Housing Systems: Combating poverty and sustaining tenancies.
Rent Issues: Temporary Absences - Going Abroad

HB will only be payable whilst the claimant is abroad if they intend to return home within 4 weeks* (or longer in certain circumstances - see below) where: 

  • they are unlikely to be away for more than the appropriate time limit - 4 or 8 or 26 weeks, and
  • they intend to return to their normal home, and
  • have not sublet it, and 
  • they have a 'live' HB claim.

*The rules changed from 13 weeks on 28th July 2016 - which also changed the definition of 'abroad' (see below). HB Bulletin G4/2016.  HB Circular A7/2016.  


So what are the exceptions to the 4 week rule? 

The limit time is 26 weeks for: 

  • Members of the armed forces posted abroad.
  • Continental shelf workers.
  • Mariners.
  • People fleeing fear of violence^ (has to be violence in the home unless from a former family member).

The time limit is also 26 weeks where:  

  • The claimant is in hospital or similar,
  • The claimant, partner or dependent child is undergoing medical treatment, or
  • The claimant is receiving medically approved care (other than in residential care).


Also, the time limit of 4 weeks can be extended by up to a further 4 weeks where:

  • The reason for the absence from GB is in connection with the death of a close relative and the HB Office considers it unreasonable to expect the claimant to return to GB within 4 weeks.


Can it ever be longer than the 4 or 26 weeks?

The Regulations say that HB can be paid for up to 4, 8 or 26 weeks where someone is away for certain reasons and the absence in 'exceptional circumstances is unlikely to substantially exceed' the 4. 8 or 26 week limits. For example: where someone is delayed returning home due to an unexpected event they could receive HB for 4 (or 26 weeks) even though they are not back within the 4, 8 or 26 week limit ie the HB Office have the discretion to allow a slightly longer absence - but not any more HB.

Going abroad - what does 'abroad' mean?

'Going abroad' for the purpose of these rules means away from Great Britain. So if a claimant on HB goes to Northern Ireland they will be considered to be abroad and will fall under the above rules. 

What if the claimant is abroad longer than these time limits?

Where a claimant does go abroad for longer than 4 weeks (or 8 or 26 weeks) no HB will be paid from the date the HB Office are aware their absence abroad will exceed the 4 or 8 or 26 week limit. This could be from the date they go abroad, or at some point whilst they are abroad if their plans or situation changes.

If not entitled to HB due to the length of absence is there someone else living in the property who could claim - a partner or someone who could be treated as liable for the rentNote the person remaining in the property will only be able to do this if they are in one of the categories of people who can make a new claim for HB - otherwise they may be able to receive help with the rent from UC.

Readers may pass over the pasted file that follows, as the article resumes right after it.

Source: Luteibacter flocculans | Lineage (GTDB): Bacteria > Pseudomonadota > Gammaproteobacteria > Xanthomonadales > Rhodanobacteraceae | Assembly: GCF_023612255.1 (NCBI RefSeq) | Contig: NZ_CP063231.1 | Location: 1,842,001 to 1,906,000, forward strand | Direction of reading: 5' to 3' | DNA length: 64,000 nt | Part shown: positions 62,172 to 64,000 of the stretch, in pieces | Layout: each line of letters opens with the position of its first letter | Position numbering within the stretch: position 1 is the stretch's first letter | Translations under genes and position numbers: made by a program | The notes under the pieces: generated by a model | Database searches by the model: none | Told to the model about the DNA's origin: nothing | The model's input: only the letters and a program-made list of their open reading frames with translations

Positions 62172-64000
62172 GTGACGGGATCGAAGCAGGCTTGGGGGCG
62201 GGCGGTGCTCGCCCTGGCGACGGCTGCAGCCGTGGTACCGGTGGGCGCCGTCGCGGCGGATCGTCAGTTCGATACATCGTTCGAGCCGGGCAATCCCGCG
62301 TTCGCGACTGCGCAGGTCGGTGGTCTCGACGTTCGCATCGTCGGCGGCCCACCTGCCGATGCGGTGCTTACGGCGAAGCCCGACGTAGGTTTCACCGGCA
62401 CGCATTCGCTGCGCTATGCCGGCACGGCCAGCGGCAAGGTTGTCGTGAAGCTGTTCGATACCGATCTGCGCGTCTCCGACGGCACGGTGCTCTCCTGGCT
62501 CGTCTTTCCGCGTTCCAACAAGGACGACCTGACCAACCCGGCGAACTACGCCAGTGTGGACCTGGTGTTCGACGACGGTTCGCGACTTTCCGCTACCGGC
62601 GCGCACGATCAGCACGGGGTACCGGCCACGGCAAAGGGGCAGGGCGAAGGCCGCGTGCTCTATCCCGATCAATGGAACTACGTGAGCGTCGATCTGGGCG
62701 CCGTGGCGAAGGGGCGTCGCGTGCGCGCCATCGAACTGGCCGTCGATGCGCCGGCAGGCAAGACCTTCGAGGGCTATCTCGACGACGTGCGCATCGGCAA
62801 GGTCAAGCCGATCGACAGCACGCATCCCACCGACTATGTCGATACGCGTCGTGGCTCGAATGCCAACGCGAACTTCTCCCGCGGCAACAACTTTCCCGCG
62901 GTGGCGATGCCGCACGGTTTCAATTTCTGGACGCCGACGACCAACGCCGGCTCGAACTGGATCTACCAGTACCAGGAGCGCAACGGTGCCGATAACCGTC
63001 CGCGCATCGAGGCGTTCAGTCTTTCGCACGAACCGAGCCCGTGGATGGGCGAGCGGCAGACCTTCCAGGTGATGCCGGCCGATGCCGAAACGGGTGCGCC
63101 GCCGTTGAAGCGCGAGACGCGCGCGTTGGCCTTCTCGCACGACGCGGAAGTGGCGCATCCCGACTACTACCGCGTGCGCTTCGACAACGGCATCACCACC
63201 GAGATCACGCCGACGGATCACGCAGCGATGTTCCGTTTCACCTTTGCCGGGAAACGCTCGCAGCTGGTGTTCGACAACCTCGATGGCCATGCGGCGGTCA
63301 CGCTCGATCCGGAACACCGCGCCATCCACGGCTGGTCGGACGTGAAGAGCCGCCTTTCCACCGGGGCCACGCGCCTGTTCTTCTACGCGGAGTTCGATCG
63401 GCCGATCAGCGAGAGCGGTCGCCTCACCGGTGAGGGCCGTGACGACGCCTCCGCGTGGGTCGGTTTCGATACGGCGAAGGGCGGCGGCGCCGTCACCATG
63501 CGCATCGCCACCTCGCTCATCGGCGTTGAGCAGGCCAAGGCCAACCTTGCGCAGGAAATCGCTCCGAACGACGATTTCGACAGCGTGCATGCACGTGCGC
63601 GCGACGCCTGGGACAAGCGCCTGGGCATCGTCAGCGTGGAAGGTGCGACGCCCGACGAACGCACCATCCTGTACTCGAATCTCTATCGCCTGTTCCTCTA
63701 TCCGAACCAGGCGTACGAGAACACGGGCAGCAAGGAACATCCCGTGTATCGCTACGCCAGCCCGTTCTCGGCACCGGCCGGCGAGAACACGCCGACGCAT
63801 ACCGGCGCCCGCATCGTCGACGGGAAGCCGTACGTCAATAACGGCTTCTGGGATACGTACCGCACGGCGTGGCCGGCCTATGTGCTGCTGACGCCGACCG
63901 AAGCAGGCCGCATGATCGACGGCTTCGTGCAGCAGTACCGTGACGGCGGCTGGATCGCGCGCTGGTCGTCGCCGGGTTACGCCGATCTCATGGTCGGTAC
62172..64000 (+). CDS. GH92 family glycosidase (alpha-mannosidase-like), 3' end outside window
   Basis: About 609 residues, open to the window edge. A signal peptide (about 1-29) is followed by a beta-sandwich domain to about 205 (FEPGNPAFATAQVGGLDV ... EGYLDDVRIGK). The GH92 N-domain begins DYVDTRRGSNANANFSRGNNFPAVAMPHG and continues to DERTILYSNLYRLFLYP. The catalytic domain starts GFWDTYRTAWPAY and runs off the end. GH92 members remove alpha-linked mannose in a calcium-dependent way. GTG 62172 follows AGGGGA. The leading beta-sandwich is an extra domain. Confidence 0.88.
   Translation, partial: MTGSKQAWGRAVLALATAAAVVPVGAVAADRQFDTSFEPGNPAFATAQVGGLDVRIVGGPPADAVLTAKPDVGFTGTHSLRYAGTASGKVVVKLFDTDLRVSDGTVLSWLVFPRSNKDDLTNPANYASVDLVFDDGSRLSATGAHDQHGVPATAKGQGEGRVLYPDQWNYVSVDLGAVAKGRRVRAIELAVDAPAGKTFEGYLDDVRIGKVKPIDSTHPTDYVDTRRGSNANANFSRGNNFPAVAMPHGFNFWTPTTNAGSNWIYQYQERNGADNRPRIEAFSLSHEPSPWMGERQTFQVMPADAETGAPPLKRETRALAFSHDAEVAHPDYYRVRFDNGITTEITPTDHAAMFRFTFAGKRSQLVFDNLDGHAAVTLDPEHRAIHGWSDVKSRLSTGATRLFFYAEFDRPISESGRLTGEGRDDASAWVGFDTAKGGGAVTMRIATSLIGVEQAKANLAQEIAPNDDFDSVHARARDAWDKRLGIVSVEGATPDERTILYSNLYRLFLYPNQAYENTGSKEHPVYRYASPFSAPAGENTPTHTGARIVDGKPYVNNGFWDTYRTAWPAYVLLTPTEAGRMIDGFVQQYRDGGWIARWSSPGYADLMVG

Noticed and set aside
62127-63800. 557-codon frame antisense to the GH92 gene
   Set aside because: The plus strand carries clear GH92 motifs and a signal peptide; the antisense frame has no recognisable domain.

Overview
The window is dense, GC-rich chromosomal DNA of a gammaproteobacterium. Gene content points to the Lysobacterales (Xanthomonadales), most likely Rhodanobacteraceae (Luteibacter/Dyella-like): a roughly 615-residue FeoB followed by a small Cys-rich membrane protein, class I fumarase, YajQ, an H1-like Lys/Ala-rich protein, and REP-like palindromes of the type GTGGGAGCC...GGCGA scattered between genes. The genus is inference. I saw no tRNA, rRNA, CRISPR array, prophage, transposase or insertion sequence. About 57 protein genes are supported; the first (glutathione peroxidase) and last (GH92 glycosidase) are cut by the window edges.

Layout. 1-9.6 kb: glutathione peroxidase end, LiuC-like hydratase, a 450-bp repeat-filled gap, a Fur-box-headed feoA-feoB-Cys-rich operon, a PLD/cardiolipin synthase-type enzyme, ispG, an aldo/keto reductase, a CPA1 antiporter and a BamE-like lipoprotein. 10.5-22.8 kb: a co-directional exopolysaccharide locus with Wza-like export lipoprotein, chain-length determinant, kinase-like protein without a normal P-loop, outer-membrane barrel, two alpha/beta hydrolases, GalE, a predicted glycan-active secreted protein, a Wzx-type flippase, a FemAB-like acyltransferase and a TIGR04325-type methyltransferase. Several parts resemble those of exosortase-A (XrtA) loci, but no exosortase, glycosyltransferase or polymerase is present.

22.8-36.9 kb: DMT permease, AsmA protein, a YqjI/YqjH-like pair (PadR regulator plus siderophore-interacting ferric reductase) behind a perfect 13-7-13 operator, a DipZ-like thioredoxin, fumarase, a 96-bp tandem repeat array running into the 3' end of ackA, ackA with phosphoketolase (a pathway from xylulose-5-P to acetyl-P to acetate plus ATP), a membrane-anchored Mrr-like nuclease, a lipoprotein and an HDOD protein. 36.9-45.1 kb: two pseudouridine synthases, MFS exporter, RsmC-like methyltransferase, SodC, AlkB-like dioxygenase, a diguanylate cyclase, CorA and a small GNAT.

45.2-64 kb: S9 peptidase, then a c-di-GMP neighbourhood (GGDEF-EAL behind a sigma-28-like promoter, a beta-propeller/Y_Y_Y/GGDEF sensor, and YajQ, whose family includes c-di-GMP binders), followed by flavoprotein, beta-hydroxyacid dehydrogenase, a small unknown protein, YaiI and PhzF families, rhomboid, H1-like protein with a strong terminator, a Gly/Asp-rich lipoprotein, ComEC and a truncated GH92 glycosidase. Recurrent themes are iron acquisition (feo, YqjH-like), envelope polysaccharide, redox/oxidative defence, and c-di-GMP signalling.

'Linking' periods of absence

Periods of absence are normally linked unless the claimant returns home ( an overnight stay can end one absence and start a fresh one).

If a person who goes abroad ceases to be regarded as occupying their normal home (because they have been away for 4 or 8 or 26 weeks) then they will still be treated as not occupying their normal home if, on their return to GB, they do not return home - even if they would normally be treated as occupying their home under the temporary absence rules.


Catrina has been staying at her sister Agatha's house in Devon to look after Agatha's 4 year old, Ross, while his Mum is in hospital and then respite care. Catrina's HB continues to be paid as she intends to return within 52 weeks. After 10 weeks Catrina takes Ross away to stay with Gran in Greece for the summer holidays and they return to Agatha's house after 6 weeks. Under the rules Catrina is not treated as occupying her normal home while abroad for these reasons, and is not regarded as occupying her normal home for the rest of her time at Agatha's either.

Non-dependants living in the household

These rules apply to anyone living in the household - so they apply to non-dependants as well (unless they fall under the 'in the armed forces away on operations' rule - click here).

Where a non-dependant is absent from the household outside of Great Britain -  and does not fall under any of the exceptions/extensions that can apply as detailed above, then they will need to be returning home within 4 weeks to be counted as living in the property.

If they are away longer, then they will not be counted as living in the property from the first day of their absence outside of GB and therefore there should be no non-dependant deduction for the period they are 'abroad' - but note there maybe a knock-on effect on the claimant's HB - below.

Bedroom Tax / LHA and absence abroad

Anyone who is absent from the property and not regarded as 'temporarily absent' - because they do not intend to return within the relevant time period - is thereby regarded as 'permanently absent' so not allocated a bedroom under Bedroom Tax or LHA rules.

This applies whether it is the claimant / partner, child, or non-dependant.

However depending on the family make-up and who is left in the property this may or may not have an effect on the Bedroom Tax deduction / LHA rate. 

The 4 week absence rule for people going abroad could therefore have an impact on the amount of Housing Benefit to which a claimant is entitled when they or a member of the household is abroad.

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